The Difference Between Formal and Informal Writing
The difference between formal and informal writing might seem simple, but like most things the devil is in the details.
Almost everyone understands that there are times where speaking informally is inappropriate, such as during a job interview or business proposal, and will shift to a more formal style of speech.
Writing Shifts that Take Place in Informal Writing
Some things that might happen during this type of shift is that the speaker will use less slang, shift to a less colloquial style of grammar, and demonstrate a more complex vocabulary. The same sort of shift happens in writing and it is vital that any professional, whether they are a contractor preparing a proposal or a writer sending a letter to their publisher, master the difference between the two types of writing.
The most critical areas to look for in informal writing
The most important thing to understand is the different audiences that formal and informal writing can be used to address. Formal writing is professional, academic, and “polite” writing. It can be used in:
The tab is inserted into slot “H” and the assemblage is rotated ninety degrees clockwise
The problem is that a neo-Lacadian view of the novel displaces the meaning found in the material themes of the narrative.
If it pleases the Baron, the company requests a meeting to discuss the possibility of a stay of execution.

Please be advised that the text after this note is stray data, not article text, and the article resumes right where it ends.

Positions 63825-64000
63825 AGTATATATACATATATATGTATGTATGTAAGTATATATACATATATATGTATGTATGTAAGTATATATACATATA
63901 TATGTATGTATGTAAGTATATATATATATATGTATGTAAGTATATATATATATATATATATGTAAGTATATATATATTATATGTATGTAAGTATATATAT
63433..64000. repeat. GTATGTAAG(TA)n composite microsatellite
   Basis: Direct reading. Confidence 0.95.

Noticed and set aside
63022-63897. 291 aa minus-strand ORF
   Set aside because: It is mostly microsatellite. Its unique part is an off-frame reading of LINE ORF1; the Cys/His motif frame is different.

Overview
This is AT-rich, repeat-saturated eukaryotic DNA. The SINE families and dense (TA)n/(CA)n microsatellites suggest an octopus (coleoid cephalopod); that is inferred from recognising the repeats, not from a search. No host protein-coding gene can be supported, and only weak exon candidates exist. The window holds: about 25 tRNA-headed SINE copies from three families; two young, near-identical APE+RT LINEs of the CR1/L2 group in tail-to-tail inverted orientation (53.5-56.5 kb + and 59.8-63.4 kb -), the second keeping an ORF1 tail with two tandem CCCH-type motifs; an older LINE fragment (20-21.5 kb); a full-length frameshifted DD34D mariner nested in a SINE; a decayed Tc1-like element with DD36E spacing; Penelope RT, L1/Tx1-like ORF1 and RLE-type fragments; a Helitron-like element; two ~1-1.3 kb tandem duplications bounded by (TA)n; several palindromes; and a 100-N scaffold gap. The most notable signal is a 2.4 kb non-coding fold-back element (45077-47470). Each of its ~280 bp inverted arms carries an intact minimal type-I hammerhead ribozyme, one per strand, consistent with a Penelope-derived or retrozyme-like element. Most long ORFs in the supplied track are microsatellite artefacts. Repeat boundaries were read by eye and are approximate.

Meanwhile, informal writing is more commonly associated with narrative and casual forms of communication, such as:
“That is a killer watch,” the alligator said. “Can I, like, borrow it, bro?”
lol I can’t handle it. Totes adorbs.
Characterizing the Two Type of Informal Writing
And while the line between the two types of writing can be blurry and ill-defined at times, there are a few simple things that characterize the two. Slang and colloquial forms of speech are generally informal and should not be used in formal writing. Formal types of writing should also always have proper punctuation and major grammatical errors should be avoided as much as possible.
Of course, there are quite a few other rules that people may have heard about formal and informal writing. Horrible, awful, mistaken ideas that are passed down by English teachers with a serious lack of critical thought. That’s why next time we’ll be looking at a few of the more common myths about formal writing and why they’re complete nonsense. Until then, stay safe and keep writing.